As we put the finishing touches on another issue of Private Wealth, the stock market has been busy showing its human side.

Fear and indecision are dominating the market this week, with China’s stock market crash, Europe’s sinking economy and other worries—real and imagined—inducing a six-day selloff in the U.S.

The ups and downs have been stomach-churning, and at the end of the day, it’s been mostly downs—meaning that many of you have probably been busy talking to clients to reassure them that the market was due for a correction and that it’s not time to panic, and to remind them of the long investment journey ahead.

Considering the current fixation on short-term thinking, it’s somewhat fitting that we feature a story by Michael Fischer in this issue about what may be the mother of all long-horizon investments: fusion energy. As anyone who watched Doc Brown throw a banana peel and beer into his flying DeLorean’s fuel tank in Back To The Future knows, fusion power is going to change society someday—providing us with cheap, abundant, clean power that will forever free us from our dependency on destructive fossil fuels.

The thing to remember about fusion power, of course, is that researchers say it’s 10 years away from being viable as a cheap source of energy. The second thing to remember is that it was 10 years away 10 years ago, and probably 10 years before that, and so on. The running joke about fusion is that it’s always the power of the future, although such difficulties should come as no surprise considering scientists are trying to harness an atomic chain reaction that essentially creates a miniature sun here on Earth.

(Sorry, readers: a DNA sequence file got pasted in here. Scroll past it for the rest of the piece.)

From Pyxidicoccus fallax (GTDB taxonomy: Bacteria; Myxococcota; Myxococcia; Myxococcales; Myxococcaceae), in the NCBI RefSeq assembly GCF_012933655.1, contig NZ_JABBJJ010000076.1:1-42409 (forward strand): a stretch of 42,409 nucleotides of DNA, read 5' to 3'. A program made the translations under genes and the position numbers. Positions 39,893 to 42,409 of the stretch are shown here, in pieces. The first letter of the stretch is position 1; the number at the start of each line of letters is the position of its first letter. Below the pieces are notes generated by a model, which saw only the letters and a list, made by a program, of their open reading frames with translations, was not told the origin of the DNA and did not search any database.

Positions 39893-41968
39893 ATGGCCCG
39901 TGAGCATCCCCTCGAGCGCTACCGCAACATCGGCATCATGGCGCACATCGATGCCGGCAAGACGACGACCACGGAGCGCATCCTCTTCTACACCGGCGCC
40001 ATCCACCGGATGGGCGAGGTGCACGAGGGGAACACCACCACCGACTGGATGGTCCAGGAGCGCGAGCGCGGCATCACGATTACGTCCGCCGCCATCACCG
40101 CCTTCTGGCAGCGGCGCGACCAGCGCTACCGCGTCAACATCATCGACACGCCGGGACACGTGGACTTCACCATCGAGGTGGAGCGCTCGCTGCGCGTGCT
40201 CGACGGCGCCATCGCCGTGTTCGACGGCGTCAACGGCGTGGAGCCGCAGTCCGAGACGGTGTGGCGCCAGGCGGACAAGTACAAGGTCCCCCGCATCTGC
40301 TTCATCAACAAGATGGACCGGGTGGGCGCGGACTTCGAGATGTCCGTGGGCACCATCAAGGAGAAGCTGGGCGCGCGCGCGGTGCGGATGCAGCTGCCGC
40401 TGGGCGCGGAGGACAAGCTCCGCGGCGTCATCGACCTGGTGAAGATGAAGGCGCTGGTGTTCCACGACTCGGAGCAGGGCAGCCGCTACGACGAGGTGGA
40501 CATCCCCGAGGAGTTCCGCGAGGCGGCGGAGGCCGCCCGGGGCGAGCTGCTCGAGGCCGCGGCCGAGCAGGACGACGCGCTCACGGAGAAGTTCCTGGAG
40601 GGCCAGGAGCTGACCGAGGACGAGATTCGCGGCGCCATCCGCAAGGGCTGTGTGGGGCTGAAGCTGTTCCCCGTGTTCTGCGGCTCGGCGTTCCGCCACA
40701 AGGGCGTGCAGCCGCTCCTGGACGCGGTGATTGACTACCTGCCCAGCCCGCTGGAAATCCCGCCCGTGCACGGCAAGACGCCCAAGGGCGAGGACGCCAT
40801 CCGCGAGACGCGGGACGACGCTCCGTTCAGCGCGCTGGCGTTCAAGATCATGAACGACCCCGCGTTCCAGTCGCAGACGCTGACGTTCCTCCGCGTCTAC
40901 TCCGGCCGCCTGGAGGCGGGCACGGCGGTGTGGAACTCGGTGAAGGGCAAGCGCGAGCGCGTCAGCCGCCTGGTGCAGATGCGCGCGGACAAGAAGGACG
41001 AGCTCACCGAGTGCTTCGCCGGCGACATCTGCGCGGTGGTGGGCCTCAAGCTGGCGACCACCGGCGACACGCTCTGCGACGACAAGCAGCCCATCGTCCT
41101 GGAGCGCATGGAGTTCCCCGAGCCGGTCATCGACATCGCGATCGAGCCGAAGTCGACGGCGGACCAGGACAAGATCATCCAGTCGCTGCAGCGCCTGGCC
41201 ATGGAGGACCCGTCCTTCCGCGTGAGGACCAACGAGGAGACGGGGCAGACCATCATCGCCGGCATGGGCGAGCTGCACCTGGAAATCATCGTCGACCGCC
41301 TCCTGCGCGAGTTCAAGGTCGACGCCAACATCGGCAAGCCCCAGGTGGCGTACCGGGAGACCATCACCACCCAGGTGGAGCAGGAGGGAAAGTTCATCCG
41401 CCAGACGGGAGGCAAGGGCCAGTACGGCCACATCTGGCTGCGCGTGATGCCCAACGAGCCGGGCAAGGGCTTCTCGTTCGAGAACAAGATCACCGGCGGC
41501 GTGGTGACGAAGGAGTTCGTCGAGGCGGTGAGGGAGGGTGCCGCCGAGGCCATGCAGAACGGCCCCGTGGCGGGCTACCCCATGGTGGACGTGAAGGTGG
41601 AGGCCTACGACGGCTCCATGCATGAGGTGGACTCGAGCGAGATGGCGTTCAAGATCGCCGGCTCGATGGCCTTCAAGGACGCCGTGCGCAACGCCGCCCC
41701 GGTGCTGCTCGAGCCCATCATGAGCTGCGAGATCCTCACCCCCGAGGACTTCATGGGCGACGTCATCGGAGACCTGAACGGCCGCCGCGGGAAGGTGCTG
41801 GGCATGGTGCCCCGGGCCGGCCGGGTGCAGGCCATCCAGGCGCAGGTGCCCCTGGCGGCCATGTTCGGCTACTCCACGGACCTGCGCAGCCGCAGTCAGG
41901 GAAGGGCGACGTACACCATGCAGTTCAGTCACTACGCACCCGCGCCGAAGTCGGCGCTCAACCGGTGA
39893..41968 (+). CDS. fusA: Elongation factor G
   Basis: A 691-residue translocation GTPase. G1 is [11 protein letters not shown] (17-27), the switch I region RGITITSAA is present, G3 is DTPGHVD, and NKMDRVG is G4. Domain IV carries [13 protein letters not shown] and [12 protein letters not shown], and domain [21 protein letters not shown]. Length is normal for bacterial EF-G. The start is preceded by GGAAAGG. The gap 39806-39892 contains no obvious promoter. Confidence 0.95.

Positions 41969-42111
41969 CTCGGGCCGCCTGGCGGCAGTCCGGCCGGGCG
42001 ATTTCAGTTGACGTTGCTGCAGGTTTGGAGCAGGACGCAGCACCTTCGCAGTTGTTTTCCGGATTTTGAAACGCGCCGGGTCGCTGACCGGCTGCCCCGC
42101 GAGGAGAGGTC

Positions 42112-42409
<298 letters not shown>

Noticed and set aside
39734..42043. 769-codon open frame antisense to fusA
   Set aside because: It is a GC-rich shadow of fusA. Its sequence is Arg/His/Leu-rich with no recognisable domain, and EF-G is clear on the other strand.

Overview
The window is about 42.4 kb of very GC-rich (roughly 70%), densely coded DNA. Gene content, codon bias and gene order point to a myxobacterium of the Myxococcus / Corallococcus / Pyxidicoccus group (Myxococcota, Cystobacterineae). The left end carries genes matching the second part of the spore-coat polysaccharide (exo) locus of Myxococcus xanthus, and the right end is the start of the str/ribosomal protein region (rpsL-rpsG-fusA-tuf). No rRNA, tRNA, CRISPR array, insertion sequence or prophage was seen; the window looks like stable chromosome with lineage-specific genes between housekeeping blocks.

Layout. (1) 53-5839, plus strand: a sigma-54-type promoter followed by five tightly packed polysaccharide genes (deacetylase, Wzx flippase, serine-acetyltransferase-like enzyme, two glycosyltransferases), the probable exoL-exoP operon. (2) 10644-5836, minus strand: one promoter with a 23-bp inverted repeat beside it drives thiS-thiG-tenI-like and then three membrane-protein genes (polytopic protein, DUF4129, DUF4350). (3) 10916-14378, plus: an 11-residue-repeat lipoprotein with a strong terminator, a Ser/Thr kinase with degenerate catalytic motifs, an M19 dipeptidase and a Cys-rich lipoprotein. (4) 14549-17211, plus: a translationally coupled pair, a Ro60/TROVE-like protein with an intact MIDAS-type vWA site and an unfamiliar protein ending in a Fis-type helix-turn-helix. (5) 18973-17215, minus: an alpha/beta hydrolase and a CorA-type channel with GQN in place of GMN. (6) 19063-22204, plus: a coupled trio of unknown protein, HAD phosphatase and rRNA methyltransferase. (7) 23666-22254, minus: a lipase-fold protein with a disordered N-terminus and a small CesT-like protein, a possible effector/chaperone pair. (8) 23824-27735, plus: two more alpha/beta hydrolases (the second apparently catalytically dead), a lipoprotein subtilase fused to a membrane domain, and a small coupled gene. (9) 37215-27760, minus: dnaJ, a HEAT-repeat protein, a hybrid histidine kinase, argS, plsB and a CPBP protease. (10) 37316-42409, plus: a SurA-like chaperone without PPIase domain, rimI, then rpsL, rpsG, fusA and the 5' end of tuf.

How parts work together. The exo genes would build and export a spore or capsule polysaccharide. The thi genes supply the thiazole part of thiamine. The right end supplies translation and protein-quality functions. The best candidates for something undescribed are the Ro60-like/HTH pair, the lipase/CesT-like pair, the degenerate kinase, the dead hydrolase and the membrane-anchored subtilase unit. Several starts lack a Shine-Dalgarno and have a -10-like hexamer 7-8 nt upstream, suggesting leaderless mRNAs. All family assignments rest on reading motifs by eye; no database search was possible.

So what’s new with fusion research that has prompted us to write about it? On the surface, not a whole lot. As Fischer points out, we’ve had a flurry of announcements recently by companies large and small boasting of new research milestones that will lead to fusion power reactors going online in—yes, you guessed it—about 10 years.

What does deserve some attention, however, are some of the prominent people who have been investing in the technology, including Microsoft co-founder and Seattle Seahawks owner Paul Allen and Amazon founder and CEO Jeff Bezos. Do millions in investments by celebrities such as these mean that game-changing advances have finally been achieved by fusion power researchers? Or will Bezos’s bet on fusion turn into another Amazon Fire Phone escapade?

I suppose we’ll have to see how things develop over the next 10 years, but the private investment activity is encouraging since government funding of fusion research has been scant when weighed against the potential benefits of the technology.

Maybe politicians need the same lesson in long-term thinking as do many investors.